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'We the Prisoners': The Demise of the Fourth Amendment

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"Our carceral state banishes American citizens to a gray wasteland far beyond the promises and protections the government grants its other citizens" When the doors finally close and one finds oneself facing banishment to the carceral state--the years, the walls, the rules, the guards, the inmates"the incarcerated begins to adjust to the fact that he or she is, indeed, a prisoner. New social ties are cultivated. New rules must be understood."--Ta-Nehisi Coates, The Atlantic

In a carceral state--a.k.a. a prison state or a police state--there is no Fourth Amendment to protect you from the overreaches, abuses, searches and probing eyes of government overlords.

In a carceral state, there is no difference between the treatment meted out to a law-abiding citizen and a convicted felon: both are equally suspect and treated as criminals, without any of the special rights and privileges reserved for the governing elite.

In a carceral state, there are only two kinds of people: the prisoners and the prison guards.

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With every new law enacted by federal and state legislatures, every new ruling handed down by government courts, and every new military weapon, invasive tactic and egregious protocol employed by government agents, "we the people"--the prisoners of the American police state--are being pushed that much further into a corner, our backs against the prison wall.

This concept of a carceral state in which we possess no rights except for that which the government grants on an as-needed basis is the only way I can begin to comprehend, let alone articulate, the irrational, surreal, topsy-turvy, through-the-looking-glass state of affairs that is being imposed upon us in America today.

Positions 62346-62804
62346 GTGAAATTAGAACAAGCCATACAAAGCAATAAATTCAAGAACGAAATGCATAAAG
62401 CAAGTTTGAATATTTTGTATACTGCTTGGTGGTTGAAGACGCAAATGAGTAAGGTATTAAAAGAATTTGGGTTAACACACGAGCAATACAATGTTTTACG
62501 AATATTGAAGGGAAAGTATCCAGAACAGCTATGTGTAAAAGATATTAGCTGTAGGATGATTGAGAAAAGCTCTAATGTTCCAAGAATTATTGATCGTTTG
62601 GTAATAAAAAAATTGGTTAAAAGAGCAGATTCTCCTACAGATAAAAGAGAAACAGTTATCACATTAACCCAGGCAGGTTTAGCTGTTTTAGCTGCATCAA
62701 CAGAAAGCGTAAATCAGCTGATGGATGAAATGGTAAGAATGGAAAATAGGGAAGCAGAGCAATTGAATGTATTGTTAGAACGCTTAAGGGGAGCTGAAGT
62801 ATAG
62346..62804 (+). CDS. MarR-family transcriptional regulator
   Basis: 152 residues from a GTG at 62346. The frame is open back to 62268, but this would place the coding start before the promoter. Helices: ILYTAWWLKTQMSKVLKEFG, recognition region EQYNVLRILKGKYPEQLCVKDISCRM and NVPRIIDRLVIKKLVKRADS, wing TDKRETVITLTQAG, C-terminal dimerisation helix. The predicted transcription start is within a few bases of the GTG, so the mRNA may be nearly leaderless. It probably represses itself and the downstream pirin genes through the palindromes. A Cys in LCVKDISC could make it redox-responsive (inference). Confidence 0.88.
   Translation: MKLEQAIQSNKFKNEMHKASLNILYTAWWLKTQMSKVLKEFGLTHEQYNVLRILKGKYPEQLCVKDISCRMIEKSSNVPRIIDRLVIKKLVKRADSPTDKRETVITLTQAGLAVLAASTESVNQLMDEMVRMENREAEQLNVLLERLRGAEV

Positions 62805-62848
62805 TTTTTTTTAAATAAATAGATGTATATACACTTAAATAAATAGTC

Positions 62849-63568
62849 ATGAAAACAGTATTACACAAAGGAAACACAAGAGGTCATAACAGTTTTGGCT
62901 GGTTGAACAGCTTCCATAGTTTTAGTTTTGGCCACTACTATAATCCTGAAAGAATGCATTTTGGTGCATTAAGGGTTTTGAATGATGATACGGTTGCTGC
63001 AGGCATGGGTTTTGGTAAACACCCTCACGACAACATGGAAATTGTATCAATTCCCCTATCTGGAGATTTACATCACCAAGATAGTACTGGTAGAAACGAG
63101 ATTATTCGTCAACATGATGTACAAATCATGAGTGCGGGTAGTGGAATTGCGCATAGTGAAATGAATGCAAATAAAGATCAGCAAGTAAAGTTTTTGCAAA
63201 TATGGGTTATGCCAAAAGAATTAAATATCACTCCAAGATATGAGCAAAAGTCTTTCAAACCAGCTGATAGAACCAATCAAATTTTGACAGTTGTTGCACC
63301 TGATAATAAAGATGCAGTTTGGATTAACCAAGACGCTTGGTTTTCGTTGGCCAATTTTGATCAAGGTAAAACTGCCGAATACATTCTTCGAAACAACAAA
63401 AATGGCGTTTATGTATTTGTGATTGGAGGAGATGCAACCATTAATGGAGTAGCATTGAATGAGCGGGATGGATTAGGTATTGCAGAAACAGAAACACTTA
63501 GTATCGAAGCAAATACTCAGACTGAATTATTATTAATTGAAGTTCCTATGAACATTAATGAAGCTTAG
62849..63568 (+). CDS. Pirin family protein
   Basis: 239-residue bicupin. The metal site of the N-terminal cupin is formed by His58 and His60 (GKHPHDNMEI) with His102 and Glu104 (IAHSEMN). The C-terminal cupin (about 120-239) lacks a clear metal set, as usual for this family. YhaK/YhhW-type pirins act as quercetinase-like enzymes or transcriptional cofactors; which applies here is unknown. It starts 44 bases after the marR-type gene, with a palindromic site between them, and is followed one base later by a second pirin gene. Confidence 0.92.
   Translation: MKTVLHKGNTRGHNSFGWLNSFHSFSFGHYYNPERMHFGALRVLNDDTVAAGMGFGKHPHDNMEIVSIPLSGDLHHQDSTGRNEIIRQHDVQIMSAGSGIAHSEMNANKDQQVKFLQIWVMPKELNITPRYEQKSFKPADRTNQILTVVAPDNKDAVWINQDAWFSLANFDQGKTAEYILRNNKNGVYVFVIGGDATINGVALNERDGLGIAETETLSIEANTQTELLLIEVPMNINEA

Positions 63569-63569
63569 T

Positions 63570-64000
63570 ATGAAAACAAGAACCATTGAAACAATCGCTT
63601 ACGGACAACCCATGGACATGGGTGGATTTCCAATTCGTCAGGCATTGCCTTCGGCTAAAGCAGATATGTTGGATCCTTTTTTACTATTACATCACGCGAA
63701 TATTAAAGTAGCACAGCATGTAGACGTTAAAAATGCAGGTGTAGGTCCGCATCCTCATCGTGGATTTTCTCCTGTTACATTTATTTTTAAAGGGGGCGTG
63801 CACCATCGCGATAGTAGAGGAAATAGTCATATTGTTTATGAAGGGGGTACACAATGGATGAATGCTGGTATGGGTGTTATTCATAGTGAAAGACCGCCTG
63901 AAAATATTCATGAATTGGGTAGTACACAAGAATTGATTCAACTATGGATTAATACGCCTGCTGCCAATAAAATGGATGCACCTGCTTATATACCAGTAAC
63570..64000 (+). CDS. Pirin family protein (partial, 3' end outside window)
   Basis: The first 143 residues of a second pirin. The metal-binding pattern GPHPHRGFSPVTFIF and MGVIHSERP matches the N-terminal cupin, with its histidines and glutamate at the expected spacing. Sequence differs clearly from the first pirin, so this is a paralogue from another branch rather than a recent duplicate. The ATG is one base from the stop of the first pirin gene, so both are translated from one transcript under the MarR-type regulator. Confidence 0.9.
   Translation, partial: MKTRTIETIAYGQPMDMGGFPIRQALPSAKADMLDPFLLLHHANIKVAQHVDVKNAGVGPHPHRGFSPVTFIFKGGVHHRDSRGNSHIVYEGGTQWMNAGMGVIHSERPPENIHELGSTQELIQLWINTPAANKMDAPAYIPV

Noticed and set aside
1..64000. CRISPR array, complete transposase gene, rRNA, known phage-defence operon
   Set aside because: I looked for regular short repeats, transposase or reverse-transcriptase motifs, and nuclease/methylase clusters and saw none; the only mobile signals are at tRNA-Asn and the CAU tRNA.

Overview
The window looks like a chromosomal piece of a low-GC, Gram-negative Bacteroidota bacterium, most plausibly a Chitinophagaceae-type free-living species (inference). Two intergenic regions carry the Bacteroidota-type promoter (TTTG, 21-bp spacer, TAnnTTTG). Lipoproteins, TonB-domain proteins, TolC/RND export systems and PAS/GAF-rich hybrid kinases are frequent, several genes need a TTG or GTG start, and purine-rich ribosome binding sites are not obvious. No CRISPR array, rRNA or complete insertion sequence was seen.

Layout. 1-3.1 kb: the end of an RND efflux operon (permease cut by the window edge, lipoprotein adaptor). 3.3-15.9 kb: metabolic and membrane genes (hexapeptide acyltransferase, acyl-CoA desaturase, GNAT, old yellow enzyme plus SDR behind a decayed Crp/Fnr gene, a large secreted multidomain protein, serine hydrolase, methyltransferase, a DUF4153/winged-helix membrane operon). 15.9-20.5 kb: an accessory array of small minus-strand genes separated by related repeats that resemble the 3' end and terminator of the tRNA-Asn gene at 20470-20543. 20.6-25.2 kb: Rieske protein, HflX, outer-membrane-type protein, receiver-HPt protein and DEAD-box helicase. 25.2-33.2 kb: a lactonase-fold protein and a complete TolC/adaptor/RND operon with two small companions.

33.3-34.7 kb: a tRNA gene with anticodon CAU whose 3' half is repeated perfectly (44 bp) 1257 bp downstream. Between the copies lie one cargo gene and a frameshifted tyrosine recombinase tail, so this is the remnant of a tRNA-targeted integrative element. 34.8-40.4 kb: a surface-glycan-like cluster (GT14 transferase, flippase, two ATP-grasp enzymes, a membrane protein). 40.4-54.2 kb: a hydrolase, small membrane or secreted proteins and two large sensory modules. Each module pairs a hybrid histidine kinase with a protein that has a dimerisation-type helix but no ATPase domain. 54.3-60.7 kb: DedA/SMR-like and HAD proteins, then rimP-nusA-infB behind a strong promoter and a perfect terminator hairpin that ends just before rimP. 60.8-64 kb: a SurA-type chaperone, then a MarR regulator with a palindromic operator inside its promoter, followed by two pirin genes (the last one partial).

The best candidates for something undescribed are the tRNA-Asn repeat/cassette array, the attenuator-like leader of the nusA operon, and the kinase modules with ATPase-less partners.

As I point out in my book Battlefield America: The War on the American People, we who pretend we are free are no different from those who spend their lives behind bars.

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Indeed, we are experiencing much the same phenomenon that journalist Ta-Nehisi Coates ascribes to those who are banished to a "gray wasteland far beyond the promises and protections the government grants its other citizens" : a sickening feeling, a desire to sleep, hopelessness, shame, rage, disbelief, clinginess to the past and that which is familiar, and then eventually resignation and acceptance of our new "normal."

All that we are experiencing--the sense of dread at what is coming down the pike, the desperation, the apathy about government corruption, the deeply divided partisanship, the carnivalesque political spectacles, the public displays of violence, the nostalgia for the past--are part of the dying refrain of an America that is fading fast.

No longer must the government obey the law.

Likewise, "we the people" are no longer shielded by the rule of law.

While the First Amendment--which gives us a voice--is being muzzled, the Fourth Amendment--which protects us from being bullied, badgered, beaten, broken and spied on by government agents--is being disemboweled.

For instance, in a recent 5-3 ruling in Utah v. Strieff, the U.S. Supreme Court opened the door for police to stop, arrest and search citizens without reasonable suspicion or probable cause, effectively giving police a green light to embark on a fishing expedition of one's person and property, rendering Americans completely vulnerable to the whims of any cop on the beat.

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In a blistering dissent, Justice Sonia Sotomayor blasted the court: "This case allows the police to stop you on the street, demand your identification, and check it for outstanding traffic warrants--even if you are doing nothing wrong" So long as the target is one of the many millions of people in this country with an outstanding arrest warrant, anything the officer finds in a search is fair game for use in a criminal prosecution. The officer's incentive to violate the Constitution thus increases..."

Just consider some of the many other ways in which the Fourth Amendment--which ensures that the government can't harass you, let alone even investigate you, without probable cause--has been weakened and undermined by the courts, the legislatures and various government agencies and operatives.

Americans have no protection against mandatory breathalyzer tests at a police checkpoint, although mandatory blood draws violate the Fourth Amendment.

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John W. Whitehead is an attorney and author who has written, debated and practiced widely in the area of constitutional law and human rights. Whitehead's aggressive, pioneering approach to civil liberties has earned him numerous accolades and (more...)
 

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